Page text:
A white man sets fire to a Walmart in El Paso Texas, killing 22 people and targeting Mexicans. Another gunman kills 11 Jewish worshippers at a Pittsburgh synagogue.
Two mass shootings and a tweet by the president put the spotlight on "domestic terrorist" and spurred a debate over whether such attacks should also be classified and tried in a similar manner as other crimes against America committed by foreign extremist groups or their supporters. While a Republican senator and a Democrat from the House of Representatives are drafting legislation to do this, some Republicans want a left-wing group to become a terrorist organization.
"Domestic terrorist acts in our backyard," stated Senator Martha McSally of Arizona, a Republican who plans to introduce legislation in September when Congress returns to Washington.
McSally's proposal would allow federal police to indict suspects for acts of domestic terror, and increase punishments, including the death penalty.
California Democrat Congressman Adam Schiff introduced legislation on August 16 which he called a "very high prioritization."
"The goal is for domestic terrorism to be treated as a priority alongside ISIS- and al-Qaeda-inspired terrorism. Since Americans living on American soil are now just as likely to die at the hands of a domestic terrorist motivated with hateful ideologies like white supremacy," Schiff stated in a telephone interview.
Fran Townsend, a CBS News senior national security analyst, stated on "CBS This Morning," August that the U.S. must begin using the strategies used in fighting terrorism abroad at home.
It is an epidemic. Townsend stated that there is no doubt about the rise in anti-Semitism and racism. "Many of the lessons from fighting international terrorism can be applied here, which is what we need to grasp."
However, these same tactics can pose some difficulties. Townsend states that international agencies have different resources than domestic law enforcement. This is primarily due to surveillance and subpoena capabilities.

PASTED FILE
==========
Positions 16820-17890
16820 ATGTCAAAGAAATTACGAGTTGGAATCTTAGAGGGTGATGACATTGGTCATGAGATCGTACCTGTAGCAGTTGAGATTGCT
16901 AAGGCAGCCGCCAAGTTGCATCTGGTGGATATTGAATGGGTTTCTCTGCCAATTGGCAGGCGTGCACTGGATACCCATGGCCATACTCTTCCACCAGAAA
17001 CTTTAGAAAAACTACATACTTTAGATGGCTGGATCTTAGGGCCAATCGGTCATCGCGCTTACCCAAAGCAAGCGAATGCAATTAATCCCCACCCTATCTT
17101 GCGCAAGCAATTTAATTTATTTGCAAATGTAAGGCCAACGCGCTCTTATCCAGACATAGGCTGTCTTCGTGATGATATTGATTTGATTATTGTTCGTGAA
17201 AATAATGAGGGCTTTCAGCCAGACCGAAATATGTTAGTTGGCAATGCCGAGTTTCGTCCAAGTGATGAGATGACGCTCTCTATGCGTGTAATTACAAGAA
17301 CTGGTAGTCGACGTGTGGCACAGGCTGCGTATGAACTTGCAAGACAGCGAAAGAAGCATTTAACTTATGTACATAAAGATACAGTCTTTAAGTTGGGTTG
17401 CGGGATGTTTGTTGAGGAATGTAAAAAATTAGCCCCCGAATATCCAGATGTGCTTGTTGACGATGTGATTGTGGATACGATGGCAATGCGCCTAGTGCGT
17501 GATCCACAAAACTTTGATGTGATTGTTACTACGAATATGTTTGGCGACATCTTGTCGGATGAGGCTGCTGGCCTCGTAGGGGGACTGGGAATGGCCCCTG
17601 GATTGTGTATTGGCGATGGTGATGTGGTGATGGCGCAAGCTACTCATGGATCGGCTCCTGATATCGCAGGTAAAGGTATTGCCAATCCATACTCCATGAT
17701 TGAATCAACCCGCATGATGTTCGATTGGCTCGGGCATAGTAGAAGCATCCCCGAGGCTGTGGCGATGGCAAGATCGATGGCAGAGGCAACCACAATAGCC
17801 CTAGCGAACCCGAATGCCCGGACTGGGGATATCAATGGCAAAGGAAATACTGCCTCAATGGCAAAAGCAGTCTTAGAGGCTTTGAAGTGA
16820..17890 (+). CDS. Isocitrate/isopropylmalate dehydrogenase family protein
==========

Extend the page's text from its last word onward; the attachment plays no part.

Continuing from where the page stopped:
"No question...that when we were fighting international terrorist, we had all these powers. That's why we asked ourselves, 'Well, are we really going to use those here in America?' There are privacy and civil liberties concerns. First Amendment concerns are also present. We need to move past that concern. I believe there is a balance. However, we must give law enforcement the resources and authorities they require.
Two Republican senators have called for antifascist group known as Antifa to be classified as a domestic terrorist organisation. This push comes after antifa clashes in Portland, Oregon between white supremacists, and antifa. Trump tweeted that domestic terrorist designation should be given to antifa, but not white supremacists. This designation is not currently in place.
Although a push to reconsider what should be considered terrorism gains momentum, there are concerns about constitutional rights being violated. Although McSally stated this week that she has received positive feedback from both sides, it is not clear if the debate will be held in a bipartisan manner.
Schiff stated that he would like bipartisan support to make sure the federal government is able to prosecute those who commit hateful acts of domestic terror.